Treasury bonds (T-Bonds) are long-term bonds maturing in 10 to 30 years. T-Bonds provide semiannual interest payments and have $1,000 face values. The bonds fund shortfalls in the federal budget, regulate the nation’s money supply, and execute U.S. monetary policy.

Pros and Cons of Government Securities

Government securities are exempt from state and local taxes, making government bonds advantageous for investors in high tax brackets. The bonds are very liquid, but have low rates of return. The securities rarely protect against inflation and have little or no capital gains opportunity.

Many investors hold government securities through mutual funds. The funds offer diversification among all types and maturities of bonds, which is difficult for retail investors to achieve without investing more cash than mutual funds require. However, fund-management fees lower investors’ overall returns.

Although government securities carry little risk of default, they carry interest rate risk. When interest rates rise or fall, bond prices react inversely. Fortunately, when interest rates rise, T-Note prices typically fall less than with other bonds. With their steady income streams, government securities are a conservative choice in a fluctuating market.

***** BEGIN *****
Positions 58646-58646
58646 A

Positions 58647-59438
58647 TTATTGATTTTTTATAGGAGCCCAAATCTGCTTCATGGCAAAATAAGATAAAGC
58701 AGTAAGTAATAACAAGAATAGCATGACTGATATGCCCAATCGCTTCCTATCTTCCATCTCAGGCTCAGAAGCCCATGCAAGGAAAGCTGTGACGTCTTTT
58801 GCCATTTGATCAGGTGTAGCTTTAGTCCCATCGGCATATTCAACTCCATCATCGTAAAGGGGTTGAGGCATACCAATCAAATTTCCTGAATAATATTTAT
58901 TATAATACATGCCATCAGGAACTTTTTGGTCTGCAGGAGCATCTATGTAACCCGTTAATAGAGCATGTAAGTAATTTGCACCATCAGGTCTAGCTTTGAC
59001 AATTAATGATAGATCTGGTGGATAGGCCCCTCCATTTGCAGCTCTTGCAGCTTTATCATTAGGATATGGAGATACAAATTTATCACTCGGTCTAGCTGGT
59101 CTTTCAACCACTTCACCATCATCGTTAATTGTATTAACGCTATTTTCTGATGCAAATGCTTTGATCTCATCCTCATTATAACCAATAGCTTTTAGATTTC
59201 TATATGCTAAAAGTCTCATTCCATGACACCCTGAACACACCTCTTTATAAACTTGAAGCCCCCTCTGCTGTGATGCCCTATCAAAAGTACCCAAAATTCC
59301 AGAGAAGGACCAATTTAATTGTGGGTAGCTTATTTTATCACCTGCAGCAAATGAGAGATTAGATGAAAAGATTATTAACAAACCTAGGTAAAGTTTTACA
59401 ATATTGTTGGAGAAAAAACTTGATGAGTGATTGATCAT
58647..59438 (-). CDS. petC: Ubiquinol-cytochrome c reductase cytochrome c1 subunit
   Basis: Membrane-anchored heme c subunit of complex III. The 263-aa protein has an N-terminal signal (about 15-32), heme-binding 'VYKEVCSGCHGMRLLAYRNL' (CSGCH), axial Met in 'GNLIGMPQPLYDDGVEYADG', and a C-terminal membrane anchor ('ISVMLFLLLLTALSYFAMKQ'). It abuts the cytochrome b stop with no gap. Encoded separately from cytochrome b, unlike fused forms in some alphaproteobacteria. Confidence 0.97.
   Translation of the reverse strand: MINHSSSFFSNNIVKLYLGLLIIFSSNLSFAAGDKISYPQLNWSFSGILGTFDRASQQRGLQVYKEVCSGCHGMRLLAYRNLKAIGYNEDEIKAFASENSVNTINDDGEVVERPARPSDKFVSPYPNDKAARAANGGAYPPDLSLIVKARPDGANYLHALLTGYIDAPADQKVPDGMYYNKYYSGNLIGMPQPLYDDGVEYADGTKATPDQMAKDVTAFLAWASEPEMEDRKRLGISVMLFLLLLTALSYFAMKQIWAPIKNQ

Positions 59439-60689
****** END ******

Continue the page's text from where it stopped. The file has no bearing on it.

1. Government Bond

    A government bond is a debt security issued by a government to ...
  2. Treasury Bond - T-Bond

    A treasury bond is a marketable, fixed-interest U.S. government ...
  3. U.S. Savings Bonds

    A U.S. savings bond is a government bond that offers a fixed ...
  4. Bond

    A bond is a fixed income investment in which an investor loans ...
  5. Government Paper

    Government Paper are debt securities that are issued or guaranteed ...
  6. Federally Guaranteed Obligations

    Federally guaranteed obligations are debt securities issued by ...
Related Articles
  1. Investing

    Explaining Government Bonds

    A government bond is a debt security a government issues.
  2. Retirement

    Money Market vs. Short-Term Bonds: A Compare and Contrast Case Study